How to Keep Talent During the Great Resignation
Professional development can give people skills that allow them to leave for a new gig. But knowing your best people's goals can help them stay.
Good organizations pride themselves on helping their employees grow. They make efforts to ensure their people have opportunities to increase their responsibilities, pick up new skills, and generally do more.
But those organizations acknowledge there’s a downside to this: All that professional development can help launch your best employees out of your office and toward what they see as a better opportunity. What’s been called the Great Resignation—mass numbers of American workers quitting their jobs—might be more accurately called the Great Churn, where people aren’t dropping out of the workforce entirely so much as looking for something better.
“One thing we are seeing is that hires are high,” ADP economist Nela Richardson told CNN in February. “They’re not leaving the jobs market, they’re leaving for other jobs in the same industry.”
That puts leaders in a tough bind. Failing to support employees discourages them and can prompt them to quit; supporting them can smooth their path out the door. And either way, employees are eyeing the exits. According to a report earlier this month by workplace consultancy WTW, 53 percent of U.S. employees “are either actively looking for new opportunities or at risk of leaving.”
How to address this? One approach is to not pretend that employees will offer you their eternal loyalty. That seems obvious—decades of service to a single employer is rare these days—but recognizing it can change how you connect with your employees. In a recent article for Strategy + Business titled “Purpose Is a Two-Way Street,” a pair PwC leaders share how interacting with employees around their bigger life goals made the hiring process more candid and positive.
One recruit, they explain, “openly stated that he wanted to be a CEO elsewhere by 34 and to retire at 40. Accordingly, he was seeking skills and experiences that would provide him with a stepping-stone toward that goal.”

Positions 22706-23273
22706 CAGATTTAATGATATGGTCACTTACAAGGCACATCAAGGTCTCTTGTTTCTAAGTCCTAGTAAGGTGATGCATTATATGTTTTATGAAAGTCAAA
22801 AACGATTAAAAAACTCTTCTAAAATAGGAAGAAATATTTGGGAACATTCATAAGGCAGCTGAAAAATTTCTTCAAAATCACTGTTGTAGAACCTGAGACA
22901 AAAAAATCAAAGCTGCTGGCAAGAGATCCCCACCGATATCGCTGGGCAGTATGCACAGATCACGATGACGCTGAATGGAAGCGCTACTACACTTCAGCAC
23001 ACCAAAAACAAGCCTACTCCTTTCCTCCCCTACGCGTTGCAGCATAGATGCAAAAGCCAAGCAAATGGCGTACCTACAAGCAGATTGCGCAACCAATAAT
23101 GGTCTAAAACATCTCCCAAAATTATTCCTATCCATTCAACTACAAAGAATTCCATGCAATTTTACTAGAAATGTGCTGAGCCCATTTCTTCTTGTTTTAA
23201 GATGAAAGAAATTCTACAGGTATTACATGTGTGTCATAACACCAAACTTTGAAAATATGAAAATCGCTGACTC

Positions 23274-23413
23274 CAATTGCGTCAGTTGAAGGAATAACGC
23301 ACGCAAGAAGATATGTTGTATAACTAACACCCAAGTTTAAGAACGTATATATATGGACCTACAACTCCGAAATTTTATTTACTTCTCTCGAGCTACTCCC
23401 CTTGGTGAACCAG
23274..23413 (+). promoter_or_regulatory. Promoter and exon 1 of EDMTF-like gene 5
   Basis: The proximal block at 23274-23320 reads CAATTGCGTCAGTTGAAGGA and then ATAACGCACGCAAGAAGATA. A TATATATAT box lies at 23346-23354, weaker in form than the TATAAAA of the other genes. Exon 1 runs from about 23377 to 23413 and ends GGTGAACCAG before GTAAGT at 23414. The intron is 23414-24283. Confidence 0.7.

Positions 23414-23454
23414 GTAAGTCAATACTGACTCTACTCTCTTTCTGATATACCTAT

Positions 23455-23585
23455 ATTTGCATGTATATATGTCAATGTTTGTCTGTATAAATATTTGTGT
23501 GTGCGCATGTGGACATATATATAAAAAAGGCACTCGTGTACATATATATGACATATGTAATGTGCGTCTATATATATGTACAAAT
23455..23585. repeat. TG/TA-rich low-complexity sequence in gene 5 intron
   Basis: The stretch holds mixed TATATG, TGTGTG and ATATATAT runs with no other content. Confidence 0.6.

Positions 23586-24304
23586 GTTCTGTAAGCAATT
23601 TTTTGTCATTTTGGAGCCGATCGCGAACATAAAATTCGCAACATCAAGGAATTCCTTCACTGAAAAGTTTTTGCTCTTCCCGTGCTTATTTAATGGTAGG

Understanding an employee’s purpose won’t necessarily keep them around forever. But when the organization acknowledges the employee’s goals—and when there’s common ground between those goals and the employer’s—the potential exists to increase retention. In such an environment, your people feel like they’re being heard and you know that you’re providing them with their sense of purpose.
Bread-and-butter matters of pay and benefits remain crucial to hiring and retention, of course. In the WTW survey, those factors scored high for what keeps people staying with a job and what prompts them to go job-hunting. But “softer” factors were part of the calculus as well: 33 percent said that job security was a key factor in motivating them to look for a new job, and 31 percent cited flexible work (or a lack thereof) as a factor.
Job security comes from knowing an organization is stable and consistent. It also comes from knowing the employer is supportive. As the Strategy + Business authors point out, cultivating employee success can mean creating “paths that allow employees to move within and across, and even outside, an organization—not just up—to achieve their goals.”
It seems counterintuitive, but when you know people may not stay, they might stick around longer.
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